Correlating I and Q Components

When Gray mapping is used, QAM schemes are reduced to two independent Pulse Amplitude Mod-ulations (PAM) on every component axis represented by the I and Q channels. In Fig.1.7, bits v0 and v1 are mapped on I channel independently of bits v2 and v3 which are mapped on Q channel. Hence all constellation points cannot be uniquely identified in the I channel or Q channel separately.
In order to circumvent this natural independence and hope for any improvement in the diversity order, one should correlate the I and Q channels on every constellation point. This correlation has as purpose to uniquely identify every constellation point from any component axis. Since Gray mapping provides best performance with and without Iterative Demapping (ID) when turbo code is used [11], a simple solution to correlate both channels is to rotate the constellation as shown in Fig.1.8. This rotation does not change neither the distances between constellation points nor the distance to the origin hence no modification in transmission power or bandwidth is required.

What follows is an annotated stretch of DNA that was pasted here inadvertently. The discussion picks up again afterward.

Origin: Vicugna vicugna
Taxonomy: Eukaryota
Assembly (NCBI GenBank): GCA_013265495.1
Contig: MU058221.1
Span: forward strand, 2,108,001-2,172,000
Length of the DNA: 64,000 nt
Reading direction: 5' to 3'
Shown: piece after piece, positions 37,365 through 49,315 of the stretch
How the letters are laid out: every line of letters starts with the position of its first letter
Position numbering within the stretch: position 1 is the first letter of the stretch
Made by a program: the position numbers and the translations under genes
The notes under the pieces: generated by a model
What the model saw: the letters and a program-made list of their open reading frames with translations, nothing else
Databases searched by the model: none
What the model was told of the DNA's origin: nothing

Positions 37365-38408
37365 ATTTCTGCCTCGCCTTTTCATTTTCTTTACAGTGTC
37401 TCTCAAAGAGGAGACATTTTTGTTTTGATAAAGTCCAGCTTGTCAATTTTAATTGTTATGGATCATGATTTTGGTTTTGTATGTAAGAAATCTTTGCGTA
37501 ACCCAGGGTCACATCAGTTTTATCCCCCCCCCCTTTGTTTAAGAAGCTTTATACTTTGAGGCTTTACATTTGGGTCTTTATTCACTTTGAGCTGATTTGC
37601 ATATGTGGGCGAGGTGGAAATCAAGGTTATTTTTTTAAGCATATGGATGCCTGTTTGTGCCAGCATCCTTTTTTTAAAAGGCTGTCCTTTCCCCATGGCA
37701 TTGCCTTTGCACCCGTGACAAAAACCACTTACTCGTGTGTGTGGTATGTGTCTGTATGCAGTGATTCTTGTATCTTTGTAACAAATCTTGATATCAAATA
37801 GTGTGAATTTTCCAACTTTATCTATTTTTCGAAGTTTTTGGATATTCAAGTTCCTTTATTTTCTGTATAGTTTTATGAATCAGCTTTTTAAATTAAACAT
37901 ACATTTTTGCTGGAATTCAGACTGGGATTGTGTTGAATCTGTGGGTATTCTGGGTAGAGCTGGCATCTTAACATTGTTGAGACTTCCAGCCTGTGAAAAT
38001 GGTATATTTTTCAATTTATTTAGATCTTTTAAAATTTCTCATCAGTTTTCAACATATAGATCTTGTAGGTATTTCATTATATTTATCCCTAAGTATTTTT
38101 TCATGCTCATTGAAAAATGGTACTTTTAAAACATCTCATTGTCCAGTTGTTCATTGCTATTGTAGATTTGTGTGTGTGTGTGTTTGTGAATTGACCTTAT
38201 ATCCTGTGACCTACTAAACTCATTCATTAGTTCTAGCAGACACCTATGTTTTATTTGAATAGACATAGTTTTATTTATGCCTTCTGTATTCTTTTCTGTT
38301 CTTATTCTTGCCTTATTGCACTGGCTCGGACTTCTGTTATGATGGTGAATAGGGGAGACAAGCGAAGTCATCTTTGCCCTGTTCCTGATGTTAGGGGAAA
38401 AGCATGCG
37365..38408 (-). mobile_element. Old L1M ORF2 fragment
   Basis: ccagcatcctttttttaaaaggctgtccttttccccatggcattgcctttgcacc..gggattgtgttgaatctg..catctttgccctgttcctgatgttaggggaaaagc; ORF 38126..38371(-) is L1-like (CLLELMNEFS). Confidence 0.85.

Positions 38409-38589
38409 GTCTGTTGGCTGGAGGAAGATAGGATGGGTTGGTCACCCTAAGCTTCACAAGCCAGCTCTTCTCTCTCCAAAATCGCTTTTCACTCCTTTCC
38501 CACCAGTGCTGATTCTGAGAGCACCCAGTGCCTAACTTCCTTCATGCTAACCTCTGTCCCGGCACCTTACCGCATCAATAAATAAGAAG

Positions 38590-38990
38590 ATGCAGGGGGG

Independent Fading of I and Q Components

When a transmitted constellation point is subject to a fading event, its I and Q coordinates fade identically. When subject to a destructive fading, the information transmitted on I and Q channels suffers from an irreversible loss leading to an erroneous detection of the symbol at the receiver side. If I and Q fade independently, in most cases it is highly unlikely to have severe fading on both components. One way to allow both components to fade independently has been proposed in [12]

Table of contents :

Dedication
Introduction
1 MultiWireless Standard Requirements and Turbo Reception 
1.1 Wireless Communication System
1.2 Channel Models
1.2.1 Frequency Selectivity of a Channel
1.2.2 Time Selectivity of a Channel
1.3 Transmitter
1.3.1 Channel Coding
1.3.1.1 Convolutional Code
1.3.1.2 Convolutional Turbo Code